Ubiquitination regulation is multifaceted and plays a role in ensuring cell homeostasis and life activities. When ubiquitination regulatory mechanisms change, the altered biological processes may later induce multiple cancers [16]. We comprehensively analyzed the expression perturbations and genetic changes of UBRs in pan-cancer. The expression of 79 UBRs was significantly correlated with the activity of 32 cancer marker-related pathways. The majority of UBRs could affect the survival of patients, and certain of them had a good prognostic classification for patients. Our analysis will contribute new insights into drug development targeting UBRs. Notably, more and more studies have demonstrated that UBRs are expected to provide new strategies for cancer treatment, especially E3s and DUBs [13, 17, 18, 60, 61]. At present, many small molecule inhibitors targeted at UBRs have been developed, such as MLN7243 and MLN4924 (targeting E1s), 4,5-dihydroimidazoline (targeting E3s), broad-spectrum inhibitor NSC632839 and specific inhibitor Pimozide (targeting DUBs) [16].


Our study systematically analyzed the molecular characteristics and potential functions of UBRs across tissues and revealed that they are essential for spermatogenesis. Subsequently, we analyzed the genetic alterations, expression perturbations, carcinogenic pathways and clinical relevance of UBRs in pan-cancer. Our work emphasizes the importance of UBRs in spermatogenesis and pan-cancer, providing new perspectives on the pathogenesis and treatment of infertility and cancer.

Our work aims to systematically study the characteristics of UBRs in spermatogenesis and pan-cancer and to further perform a limited analysis of the subset of inference functions. Therefore, we cannot conduct an in-depth analysis of individual genes or specific cancer types. We only selected hub genes based on PPI networks, ignoring the heterogeneity among different cancer types, which can be explored from more perspectives in future studies. Taken together, Our work can provide guidance for the treatment of infertility and the development of cancer-targeted drugs.

Data Availability

All datasets in this study are available from public online repositories, and the repository names and accession numbers are discoverable in the manuscript or supplementary materials. In short, the human bulk transcriptome dataset was derived from the GTEx, HPA and FANTOM5 project; the proteome dataset was derived from the human proteome map (; human development transcriptome data was derived from the ArrayExpress database (accession numbers: E-MTAB-6814); the single-cell transcriptome dataset of human testis was derived from the GEO database with accession numbers GSE142585, GSE120508 and GSE134144, respectively. The mouse transcriptome dataset was obtained from multiple databases through the accession numbers of PRJNA375882, E-MTAB-6798, GSE148032 and GSE112393. The main R scripts used in this work are available on GitHub (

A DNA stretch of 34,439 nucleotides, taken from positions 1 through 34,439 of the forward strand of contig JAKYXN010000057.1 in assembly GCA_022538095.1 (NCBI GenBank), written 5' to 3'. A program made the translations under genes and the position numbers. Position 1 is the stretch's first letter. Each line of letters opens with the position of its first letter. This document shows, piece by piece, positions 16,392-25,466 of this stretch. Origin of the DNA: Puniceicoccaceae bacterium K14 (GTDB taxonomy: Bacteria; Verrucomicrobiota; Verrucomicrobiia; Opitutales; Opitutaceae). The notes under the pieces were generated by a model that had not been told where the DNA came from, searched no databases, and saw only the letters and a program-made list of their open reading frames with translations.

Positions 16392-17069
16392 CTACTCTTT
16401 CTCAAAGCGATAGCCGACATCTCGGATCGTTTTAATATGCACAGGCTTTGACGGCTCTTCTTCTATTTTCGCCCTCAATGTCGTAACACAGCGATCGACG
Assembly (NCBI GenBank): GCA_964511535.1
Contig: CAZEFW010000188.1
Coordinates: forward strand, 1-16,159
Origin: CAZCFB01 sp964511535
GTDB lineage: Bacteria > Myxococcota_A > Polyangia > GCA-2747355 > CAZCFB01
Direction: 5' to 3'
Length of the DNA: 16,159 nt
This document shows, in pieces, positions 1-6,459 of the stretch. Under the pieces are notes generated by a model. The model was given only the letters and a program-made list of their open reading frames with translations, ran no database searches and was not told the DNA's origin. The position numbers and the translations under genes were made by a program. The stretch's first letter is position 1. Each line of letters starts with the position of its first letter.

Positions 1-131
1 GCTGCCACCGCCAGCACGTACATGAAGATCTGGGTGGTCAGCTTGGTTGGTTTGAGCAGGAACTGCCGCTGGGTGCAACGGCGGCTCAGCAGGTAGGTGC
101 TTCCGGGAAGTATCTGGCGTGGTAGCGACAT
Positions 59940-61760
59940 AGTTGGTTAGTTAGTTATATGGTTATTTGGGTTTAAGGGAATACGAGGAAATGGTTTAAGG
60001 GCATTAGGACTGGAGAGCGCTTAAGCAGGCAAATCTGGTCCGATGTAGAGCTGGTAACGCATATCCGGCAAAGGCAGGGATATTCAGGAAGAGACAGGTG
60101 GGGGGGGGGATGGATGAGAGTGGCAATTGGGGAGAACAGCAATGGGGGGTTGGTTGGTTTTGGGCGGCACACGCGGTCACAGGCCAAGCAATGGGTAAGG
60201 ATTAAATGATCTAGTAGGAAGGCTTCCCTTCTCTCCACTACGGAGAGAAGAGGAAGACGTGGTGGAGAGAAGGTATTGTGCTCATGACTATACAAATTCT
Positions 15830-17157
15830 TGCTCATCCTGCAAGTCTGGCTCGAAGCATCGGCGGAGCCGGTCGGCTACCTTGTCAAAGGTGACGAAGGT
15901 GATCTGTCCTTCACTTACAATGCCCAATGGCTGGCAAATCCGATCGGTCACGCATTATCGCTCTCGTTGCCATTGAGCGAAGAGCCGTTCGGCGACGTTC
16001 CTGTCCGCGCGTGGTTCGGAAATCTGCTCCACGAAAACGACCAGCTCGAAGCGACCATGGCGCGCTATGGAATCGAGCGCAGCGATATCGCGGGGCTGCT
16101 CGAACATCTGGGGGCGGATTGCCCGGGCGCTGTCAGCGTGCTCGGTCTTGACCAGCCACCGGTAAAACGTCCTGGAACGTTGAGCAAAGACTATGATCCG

Ubiquitination regulators


Genotype-Tissue Expression consortium


Human Protein Atlas

TS scores:

Tissue-specific scores


Gene Ontology


Gene set variation analysis


copy number variation


Pearson correlation coefficient


Molecular Complex Detection


Adrenocortical carcinoma


Acute myeloid leukemia


Bladder urothelial carcinoma


Breast invasive carcinoma


Brain lower grade glioma


Cervical squamous cell carcinoma and endocervical adenocarcinoma




Colon adenocarcinoma


Lymphoid neoplasm diffuse large B-cell lymphoma


Esophageal carcinoma


Glioblastoma multiforme


Head & neck squamous cell carcinoma


Kidney chromophobe


Kidney renal clear cell carcinoma


Kidney renal papillary cell carcinoma


Liver hepatocellular carcinoma


Lung adenocarcinoma


Lung squamous cell carcinoma




Ovarian serous cystadenocarcinoma


Pancreatic adenocarcinoma


Pheochromocytoma and paraganglioma


Prostate adenocarcinoma


Rectum adenocarcinoma




Skin cutaneous melanoma


Stomach adenocarcinoma


Testicular germ cell tumor




Thyroid carcinoma


Uterine Carcinosarcoma


Uterine corpus endometrioid carcinoma


Uveal melanoma


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This work was supported by the National Natural Science Foundation of China [grant number 62072377] and Science and Technology Major Project of Inner Mongolia Autonomous Region of China to the State Key Laboratory of Reproductive Regulation and Breeding of Grassland Livestock [Grant number 2021ZD0048].

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Deyu Long analyzed the data and wrote the manuscript; Ruiqi Zhang, Changjian Du, Jiapei Tong, Yu Ni and Yaqi Zhou helped to collect the data and revise the manuscripts; Yongchun Zuo and Mingzhi Liao designed and supervised the entire process. All authors revised and approved the final version of the manuscript.

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Correspondence to Yongchun Zuo or Mingzhi Liao.

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Long, D., Zhang, R., Du, C. et al. Integrated analysis of the ubiquitination mechanism reveals the specific signatures of tissue and cancer. BMC Genomics 24, 523 (2023).